Minka Kelly, Annie Ilonzeh, Rachael Taylor Minka Kelly, Annie Ilonzeh, Rachael Taylor

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Question: I was wondering what your take is on all the griping and complaining people do about the recent reboots and remakes of classic TV series lately, especially in light of the recent cancellation of Charlie's Angels. I find most of the complaints about plots, writing, acting, story lines, etc., laughable, especially in light of the series most of us are talking about. Most of the shows so far that have been rebooted (Charlie's Angels, Knight Rider, Bionic Woman) and some of the others that have been either done or have been in consideration were not Masterpiece Theater to begin with. The plots and acting in the originals, if I recall, most of the time were as thin as a gallon of chicken broth made from one chicken wing. So why are the reboots held to a higher standard? — Tom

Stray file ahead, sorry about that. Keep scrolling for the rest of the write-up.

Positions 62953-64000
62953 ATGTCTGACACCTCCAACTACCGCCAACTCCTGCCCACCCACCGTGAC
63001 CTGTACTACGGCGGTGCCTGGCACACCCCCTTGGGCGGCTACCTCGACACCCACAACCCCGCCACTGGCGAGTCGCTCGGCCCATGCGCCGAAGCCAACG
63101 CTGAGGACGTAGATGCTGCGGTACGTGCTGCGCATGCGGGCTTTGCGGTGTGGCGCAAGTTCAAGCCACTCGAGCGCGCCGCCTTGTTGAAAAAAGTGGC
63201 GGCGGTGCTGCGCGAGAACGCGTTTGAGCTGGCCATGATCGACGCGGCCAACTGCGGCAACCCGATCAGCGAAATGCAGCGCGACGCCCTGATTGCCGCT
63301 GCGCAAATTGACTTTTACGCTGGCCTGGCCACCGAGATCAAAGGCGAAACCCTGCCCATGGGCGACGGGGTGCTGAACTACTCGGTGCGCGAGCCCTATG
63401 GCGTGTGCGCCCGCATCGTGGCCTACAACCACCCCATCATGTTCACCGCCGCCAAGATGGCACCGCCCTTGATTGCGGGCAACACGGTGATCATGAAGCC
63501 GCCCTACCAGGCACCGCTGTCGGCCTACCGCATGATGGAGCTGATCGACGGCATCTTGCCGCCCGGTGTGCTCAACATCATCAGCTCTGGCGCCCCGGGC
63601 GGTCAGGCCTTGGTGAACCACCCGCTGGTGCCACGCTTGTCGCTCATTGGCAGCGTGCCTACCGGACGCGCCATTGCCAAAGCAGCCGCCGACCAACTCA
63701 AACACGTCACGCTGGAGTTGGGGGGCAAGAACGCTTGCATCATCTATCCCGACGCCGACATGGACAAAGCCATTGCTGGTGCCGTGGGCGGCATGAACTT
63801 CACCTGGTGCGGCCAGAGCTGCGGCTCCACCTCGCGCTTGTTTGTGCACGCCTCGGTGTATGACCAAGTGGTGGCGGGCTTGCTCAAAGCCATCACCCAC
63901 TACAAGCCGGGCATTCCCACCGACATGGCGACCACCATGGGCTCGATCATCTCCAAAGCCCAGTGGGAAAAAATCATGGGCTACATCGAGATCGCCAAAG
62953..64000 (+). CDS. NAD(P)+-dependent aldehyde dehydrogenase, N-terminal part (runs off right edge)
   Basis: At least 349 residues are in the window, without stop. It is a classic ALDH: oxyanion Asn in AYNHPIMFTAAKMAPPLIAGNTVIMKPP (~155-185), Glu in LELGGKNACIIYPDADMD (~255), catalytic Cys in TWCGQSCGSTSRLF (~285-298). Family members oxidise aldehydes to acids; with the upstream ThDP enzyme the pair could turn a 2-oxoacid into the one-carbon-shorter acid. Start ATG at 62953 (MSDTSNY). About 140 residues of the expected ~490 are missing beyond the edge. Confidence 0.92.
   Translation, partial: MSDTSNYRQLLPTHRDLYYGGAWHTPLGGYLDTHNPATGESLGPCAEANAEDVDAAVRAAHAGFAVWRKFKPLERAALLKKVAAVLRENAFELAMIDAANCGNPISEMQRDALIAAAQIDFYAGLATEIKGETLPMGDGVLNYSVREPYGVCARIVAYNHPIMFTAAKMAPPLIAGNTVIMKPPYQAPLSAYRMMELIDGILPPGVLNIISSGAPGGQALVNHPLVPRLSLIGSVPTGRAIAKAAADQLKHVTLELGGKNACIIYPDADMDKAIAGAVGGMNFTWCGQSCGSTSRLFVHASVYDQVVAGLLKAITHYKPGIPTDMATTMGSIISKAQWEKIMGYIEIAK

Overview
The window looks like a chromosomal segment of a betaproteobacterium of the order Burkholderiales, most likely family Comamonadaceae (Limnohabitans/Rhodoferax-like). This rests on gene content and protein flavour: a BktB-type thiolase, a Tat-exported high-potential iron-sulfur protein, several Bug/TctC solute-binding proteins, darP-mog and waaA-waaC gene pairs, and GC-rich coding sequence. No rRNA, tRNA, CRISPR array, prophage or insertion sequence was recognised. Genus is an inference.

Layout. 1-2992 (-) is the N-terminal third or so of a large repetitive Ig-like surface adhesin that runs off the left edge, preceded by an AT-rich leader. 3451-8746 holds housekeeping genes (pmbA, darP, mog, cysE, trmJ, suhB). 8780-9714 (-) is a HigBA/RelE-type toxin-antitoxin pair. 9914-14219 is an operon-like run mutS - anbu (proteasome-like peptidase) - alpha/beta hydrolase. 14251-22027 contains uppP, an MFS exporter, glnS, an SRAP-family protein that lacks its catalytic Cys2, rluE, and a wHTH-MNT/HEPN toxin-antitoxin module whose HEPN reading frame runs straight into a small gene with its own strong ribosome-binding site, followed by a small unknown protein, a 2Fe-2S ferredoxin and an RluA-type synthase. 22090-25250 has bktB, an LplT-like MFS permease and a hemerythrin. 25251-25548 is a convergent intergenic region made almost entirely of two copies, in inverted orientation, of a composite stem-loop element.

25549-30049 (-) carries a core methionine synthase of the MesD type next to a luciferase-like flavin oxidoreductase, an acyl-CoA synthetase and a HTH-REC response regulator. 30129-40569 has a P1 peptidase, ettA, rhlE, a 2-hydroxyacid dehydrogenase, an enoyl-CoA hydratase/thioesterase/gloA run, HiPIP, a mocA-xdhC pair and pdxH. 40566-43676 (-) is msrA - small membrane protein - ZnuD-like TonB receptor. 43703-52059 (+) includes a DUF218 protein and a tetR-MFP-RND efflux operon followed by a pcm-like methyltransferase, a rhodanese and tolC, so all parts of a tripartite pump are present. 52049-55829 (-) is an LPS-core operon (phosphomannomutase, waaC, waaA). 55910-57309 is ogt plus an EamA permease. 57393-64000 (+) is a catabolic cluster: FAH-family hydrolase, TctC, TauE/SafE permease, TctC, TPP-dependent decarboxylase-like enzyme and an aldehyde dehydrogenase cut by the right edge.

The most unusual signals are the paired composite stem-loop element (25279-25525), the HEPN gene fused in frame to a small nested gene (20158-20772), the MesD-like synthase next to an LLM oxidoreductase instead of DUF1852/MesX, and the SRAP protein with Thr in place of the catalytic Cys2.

Matt Roush: Maybe Syfy's Battlestar Galactica ruined it for everyone by showing the possibilities of a grand re-imagining of a cheesy original. But truth is, it isn't really about expectations where most of these reboots are concerned. In the best-case scenario, we're merely hoping for a show that won't ruin the nostalgic affection we might still harbor for the junk TV of our youth. (Depending on when you grew up. Case in point, when I heard years ago that Lost in Space was being remade as a movie, I got excited. Then I saw it.) The problem here is that when we first hear about a remake, much of our instant reaction (often reinforced by the eventual product) is as cynical as the lazy programming strategies that turn to these brand-name titles to try to prop up a schedule. As always on TV, it's about the execution, and while it's true that most of these "classic" properties are easy to mock — as they often were even back in their day — the fact that they have any cultural resonance at all means there's something that can get lost in the translation. And when the result is something as poorly cast and amateurishly produced as the Charlie's Angels redo — which potentially could have enjoyed a bounce the way the feature films did — then there's no mercy in the reviews or in the ratings.

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